This is our second post in the Preserving the Harvest Series and this one is on sweet corn.
In Australia it is not recommended to put corn through our water bath system (Fowlers Vacola). It would be suggested that corn be frozen, but our freezers are filled with meat and I don’t have room to store vegetables as well.
I am so blessed by the canning system and that an import company arranged to get canners in from America to make it easier for us Australians.
I would suggest to anyone with heaps of produce that canning is the way to go. I use our Fowlers bottles in my canner as well as recycled screw top bottles.
If I am preserving meat I use our big bottles but when it is corn or peas I only need smaller amounts for stews so I need a smaller bottle.
We are in the middle of picking our Sweet Corn and I have started canning it, and we are eating heaps just boiled (my husbands favourite way of having it).
First of all we shuck the corn (I think that is the technical name) and we give all the shuckings (is this right???) to the pigs.
Then we bring it inside and blanch the corn for a few minutes. I had such a hard time getting my water to boil that I just put all the corn into the pot and brought it to the boil.
After it has been blanched I let it cool and then I cut the kernals from the cob into a container. Over the past years I have tried various tools for this but now I just use a sharp knife and this works well.
Here it is in the container once it has been cut off the cob. It is good to get rid as much of the silk (hair) as you can before boiling.
Then I get my jars ready and filled with hot water so they warm up.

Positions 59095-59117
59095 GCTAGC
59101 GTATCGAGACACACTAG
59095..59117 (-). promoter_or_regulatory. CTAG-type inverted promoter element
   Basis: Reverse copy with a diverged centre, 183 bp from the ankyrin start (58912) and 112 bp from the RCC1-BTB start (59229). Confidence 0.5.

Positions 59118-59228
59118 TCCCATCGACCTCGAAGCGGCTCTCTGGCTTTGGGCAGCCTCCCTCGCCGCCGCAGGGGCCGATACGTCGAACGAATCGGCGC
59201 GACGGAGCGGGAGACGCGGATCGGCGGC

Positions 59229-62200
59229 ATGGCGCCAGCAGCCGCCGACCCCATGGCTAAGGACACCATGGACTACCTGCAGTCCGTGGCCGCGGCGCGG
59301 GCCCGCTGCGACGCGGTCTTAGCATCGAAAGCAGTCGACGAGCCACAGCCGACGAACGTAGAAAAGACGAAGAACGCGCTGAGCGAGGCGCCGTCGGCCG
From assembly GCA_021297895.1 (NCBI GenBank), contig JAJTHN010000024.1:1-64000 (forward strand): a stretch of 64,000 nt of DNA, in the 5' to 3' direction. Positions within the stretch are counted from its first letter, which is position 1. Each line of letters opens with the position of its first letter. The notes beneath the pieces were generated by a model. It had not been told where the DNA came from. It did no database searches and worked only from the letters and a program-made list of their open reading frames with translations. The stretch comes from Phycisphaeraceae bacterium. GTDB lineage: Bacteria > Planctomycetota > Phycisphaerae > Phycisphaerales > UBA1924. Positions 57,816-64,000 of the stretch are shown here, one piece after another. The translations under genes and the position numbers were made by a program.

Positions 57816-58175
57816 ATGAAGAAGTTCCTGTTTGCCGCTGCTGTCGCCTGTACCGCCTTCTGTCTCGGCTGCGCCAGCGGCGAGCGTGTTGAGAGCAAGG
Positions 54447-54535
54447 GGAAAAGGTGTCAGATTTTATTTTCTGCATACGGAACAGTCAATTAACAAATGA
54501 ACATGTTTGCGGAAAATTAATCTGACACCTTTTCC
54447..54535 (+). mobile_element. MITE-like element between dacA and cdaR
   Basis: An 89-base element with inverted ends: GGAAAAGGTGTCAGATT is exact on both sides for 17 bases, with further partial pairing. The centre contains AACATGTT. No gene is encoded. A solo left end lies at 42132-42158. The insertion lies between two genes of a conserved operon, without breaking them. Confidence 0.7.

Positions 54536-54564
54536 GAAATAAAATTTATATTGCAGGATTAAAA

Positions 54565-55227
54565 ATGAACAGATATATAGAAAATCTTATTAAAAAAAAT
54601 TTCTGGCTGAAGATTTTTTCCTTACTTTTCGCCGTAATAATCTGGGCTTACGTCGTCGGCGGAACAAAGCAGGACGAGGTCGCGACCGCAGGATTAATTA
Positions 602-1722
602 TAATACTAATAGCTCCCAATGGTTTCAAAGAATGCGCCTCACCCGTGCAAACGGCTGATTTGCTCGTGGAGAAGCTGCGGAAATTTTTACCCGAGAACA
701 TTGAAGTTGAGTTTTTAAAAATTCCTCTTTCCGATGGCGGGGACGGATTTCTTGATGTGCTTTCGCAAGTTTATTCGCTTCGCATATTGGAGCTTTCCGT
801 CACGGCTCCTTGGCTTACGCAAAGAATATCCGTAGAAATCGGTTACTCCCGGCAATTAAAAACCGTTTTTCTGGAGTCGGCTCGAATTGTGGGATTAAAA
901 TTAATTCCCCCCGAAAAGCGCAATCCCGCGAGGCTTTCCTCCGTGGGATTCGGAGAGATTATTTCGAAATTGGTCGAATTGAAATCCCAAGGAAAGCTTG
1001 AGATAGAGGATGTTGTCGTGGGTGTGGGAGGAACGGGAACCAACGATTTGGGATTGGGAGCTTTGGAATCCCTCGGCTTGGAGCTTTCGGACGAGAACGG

Here they are ready to go. I use recycled jam and honey jars as well as any bottled sauce jars that I can scrounge off friends. I have heaps now which is good.
Now I tip out the hot water and add the corn and then fill the bottle with boiling water leaving the recommended head space. The green handle is used to get out any air bubbles. I then put on the lid and place in the canner.
Here are the 17 jars in the canner, you can see the recycled lids. I have doubled layered these and you just need to be careful not to knock them over as you move the canner.
I then follow my canner instructions in the booklet provided, it took about 60 minutes to process these bottles. The larger the bottle the longer the processing.
Once the canner is finished and the pressure has gone (never open before the pressure is released) I take out the bottles and put on the bench to cool off. The lids will pop in and show that they are sealed, mine were quite noisy this year.
I am weird I think because I really enjoy canning and I love seeing all my jars in my pantry, but I have a hard time using them in case I run out.
Last year I did soups and stews and carrots and pumpkin and I have some of these left, so maybe I will just have to start using them, so I can fill the bottles again.